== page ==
The global audio industry is projected to grow by nine percent between 2020 and 2025, led by an increasingly digital-heavy consumption of streaming audio and podcasts. That’s according to PwC’s annual Global Entertainment & Media Outlook. It offers a big picture view of the world of media consumption across 53 countries including the U.S.
“One of the clearest trends is that players are realizing they may be better served by figuring out how to meet consumers at their convenience,” the report says. “People prefer the ease and convenience of self-directed podcast listening to adhering to radio stations’ schedules. As a result, audio content providers are diversifying their offerings to become more of a destination where consumers will linger and browse.”
It is a trend U.S. radio broadcasters are already embracing as companies including iHeartMedia, Audacy, Cumulus Media, and Salem Media Group and a growing list of others are investing millions of dollars in building podcast businesses. At the same time streamers like Spotify and Clubhouse are using a hybrid of live and recorded podcasts to recreate a personalized streaming listening experience that mimics what radio has sounded like for generations, the PwC report points out.
PwC suggests that the need to tilt in a digital direction comes as younger consumers are showing less interest in traditional media. It says traditional television, newspapers and magazines will also see their business shrink in the coming years. According to PwC, young consumers are turning to “lightly-produced, authentic content” – elements that play to podcasting’s favor. It’s also why a CHR air personality may sound less like they come from a radio background and more like the barista at Starbucks in the future.
After a challenging 2020, when in-person entertainment plummeted and the global entertainment and media industry recorded a 3.8% drop in revenue, PwC says the industry is on track to grow 6.5% in 2021 and 6.7% in 2022, fueled by strong demand for digital content and advertising. And by 2025 it estimates the sector will have $2.6 trillion in revenue worldwide.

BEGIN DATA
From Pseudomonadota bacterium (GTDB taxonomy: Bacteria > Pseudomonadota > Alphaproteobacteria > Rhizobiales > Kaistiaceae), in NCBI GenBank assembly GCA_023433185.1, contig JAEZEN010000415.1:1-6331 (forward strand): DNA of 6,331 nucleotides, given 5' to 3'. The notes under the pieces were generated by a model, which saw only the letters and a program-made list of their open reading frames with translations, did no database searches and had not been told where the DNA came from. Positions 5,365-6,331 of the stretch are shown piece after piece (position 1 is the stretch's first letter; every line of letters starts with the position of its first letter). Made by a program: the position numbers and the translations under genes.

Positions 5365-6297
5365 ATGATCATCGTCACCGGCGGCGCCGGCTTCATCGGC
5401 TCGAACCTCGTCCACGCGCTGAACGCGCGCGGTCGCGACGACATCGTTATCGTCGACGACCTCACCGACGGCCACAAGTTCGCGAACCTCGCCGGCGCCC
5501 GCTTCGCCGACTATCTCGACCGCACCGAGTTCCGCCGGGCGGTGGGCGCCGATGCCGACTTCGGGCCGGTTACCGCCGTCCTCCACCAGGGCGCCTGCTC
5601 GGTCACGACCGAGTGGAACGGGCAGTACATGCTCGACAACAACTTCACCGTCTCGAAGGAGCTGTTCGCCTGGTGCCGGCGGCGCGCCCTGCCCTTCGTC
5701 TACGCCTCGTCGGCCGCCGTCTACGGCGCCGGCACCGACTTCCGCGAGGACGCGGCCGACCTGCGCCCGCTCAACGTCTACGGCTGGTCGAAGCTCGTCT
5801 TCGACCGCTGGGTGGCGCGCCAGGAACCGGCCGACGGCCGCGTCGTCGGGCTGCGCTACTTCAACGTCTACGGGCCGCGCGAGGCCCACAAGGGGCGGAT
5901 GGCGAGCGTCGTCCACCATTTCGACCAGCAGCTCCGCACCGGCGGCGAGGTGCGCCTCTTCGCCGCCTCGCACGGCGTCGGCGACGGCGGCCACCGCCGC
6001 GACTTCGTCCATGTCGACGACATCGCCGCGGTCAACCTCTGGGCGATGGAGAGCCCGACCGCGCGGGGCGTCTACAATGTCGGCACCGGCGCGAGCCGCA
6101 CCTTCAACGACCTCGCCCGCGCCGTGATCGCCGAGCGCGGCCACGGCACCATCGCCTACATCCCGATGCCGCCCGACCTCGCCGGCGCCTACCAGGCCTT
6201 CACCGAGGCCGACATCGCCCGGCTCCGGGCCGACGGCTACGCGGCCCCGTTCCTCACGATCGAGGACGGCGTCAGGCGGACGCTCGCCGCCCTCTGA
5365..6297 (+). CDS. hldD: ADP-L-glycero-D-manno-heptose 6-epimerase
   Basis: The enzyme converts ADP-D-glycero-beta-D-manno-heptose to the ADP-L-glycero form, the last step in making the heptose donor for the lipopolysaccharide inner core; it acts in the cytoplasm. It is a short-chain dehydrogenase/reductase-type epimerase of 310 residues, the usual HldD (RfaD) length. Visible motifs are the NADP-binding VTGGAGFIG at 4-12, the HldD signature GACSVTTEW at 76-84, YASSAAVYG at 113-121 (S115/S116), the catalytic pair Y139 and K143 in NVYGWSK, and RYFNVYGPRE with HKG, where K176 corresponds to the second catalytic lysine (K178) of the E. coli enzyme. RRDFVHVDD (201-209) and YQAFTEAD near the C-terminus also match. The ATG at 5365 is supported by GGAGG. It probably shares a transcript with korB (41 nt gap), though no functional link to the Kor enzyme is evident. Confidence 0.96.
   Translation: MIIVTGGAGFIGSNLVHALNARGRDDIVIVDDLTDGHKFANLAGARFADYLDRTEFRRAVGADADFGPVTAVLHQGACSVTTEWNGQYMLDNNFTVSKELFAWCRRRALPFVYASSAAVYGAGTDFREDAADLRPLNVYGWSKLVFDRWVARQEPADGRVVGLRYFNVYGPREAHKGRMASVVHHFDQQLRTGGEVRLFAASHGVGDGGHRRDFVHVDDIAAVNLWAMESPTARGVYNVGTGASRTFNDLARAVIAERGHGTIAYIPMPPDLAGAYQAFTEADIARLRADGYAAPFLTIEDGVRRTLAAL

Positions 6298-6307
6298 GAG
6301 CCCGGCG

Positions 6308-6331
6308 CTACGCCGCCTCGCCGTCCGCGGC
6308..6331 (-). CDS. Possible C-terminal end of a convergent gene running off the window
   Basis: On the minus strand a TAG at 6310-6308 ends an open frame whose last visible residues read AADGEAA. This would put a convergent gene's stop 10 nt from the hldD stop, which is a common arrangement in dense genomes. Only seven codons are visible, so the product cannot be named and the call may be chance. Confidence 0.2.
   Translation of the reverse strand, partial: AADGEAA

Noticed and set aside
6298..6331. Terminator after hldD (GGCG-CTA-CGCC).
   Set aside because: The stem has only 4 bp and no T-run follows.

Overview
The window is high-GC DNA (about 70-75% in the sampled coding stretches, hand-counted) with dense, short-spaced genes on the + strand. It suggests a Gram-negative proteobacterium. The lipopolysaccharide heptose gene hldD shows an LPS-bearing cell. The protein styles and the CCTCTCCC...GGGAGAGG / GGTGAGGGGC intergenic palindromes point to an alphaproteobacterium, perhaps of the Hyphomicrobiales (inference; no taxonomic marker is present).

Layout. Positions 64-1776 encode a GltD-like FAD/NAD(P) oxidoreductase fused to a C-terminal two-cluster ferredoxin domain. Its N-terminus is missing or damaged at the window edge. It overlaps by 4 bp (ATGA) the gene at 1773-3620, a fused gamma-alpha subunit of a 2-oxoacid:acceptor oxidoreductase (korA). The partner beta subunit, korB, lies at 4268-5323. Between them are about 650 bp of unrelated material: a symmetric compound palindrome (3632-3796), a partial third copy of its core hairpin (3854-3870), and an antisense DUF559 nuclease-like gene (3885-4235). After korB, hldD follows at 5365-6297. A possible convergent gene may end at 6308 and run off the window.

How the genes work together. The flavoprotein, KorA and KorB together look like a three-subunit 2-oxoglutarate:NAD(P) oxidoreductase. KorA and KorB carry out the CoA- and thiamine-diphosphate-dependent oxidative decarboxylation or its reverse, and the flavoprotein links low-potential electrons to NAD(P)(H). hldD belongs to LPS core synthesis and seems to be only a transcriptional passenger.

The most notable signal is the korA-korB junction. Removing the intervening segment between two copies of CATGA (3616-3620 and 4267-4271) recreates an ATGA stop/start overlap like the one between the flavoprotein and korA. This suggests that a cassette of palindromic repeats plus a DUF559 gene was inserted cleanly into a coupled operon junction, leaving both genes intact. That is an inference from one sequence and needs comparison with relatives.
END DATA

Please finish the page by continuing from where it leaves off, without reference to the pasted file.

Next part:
Even with its shrinkage, broadcast TV remains the largest segment at $219 billion – although it is projected to see declines of 1.2% in each of the next five years.
Spending on internet advertising rose by nine percent to $336 billion in 2020, overtaking non-internet ad spending for the first time. PwC is projecting for strong annual growth of 7.7% during the next five years.
Music is poised for “robust growth” following a massive 74.4% slump in live music revenues in 2020. PwC expects music revenues to grow at a 12.8% clip during each of the next five years, fueled by digital streaming, which will expand to become a $29.3 billion business by 2025, along with a return to live performances.
CJ Bangah, Technology, Media & Telecom Principal, PwC in the U.S., said the only sure thing is a period of evolution will continue. “We expect the kind of growth and contraction within and across E&M segments we have experienced to continue,” she said. “The power of digital, including the early stages of 5G use cases and the exponential growth of streaming, together with consumers embrace of new and enhanced experiences are a constant force for change.”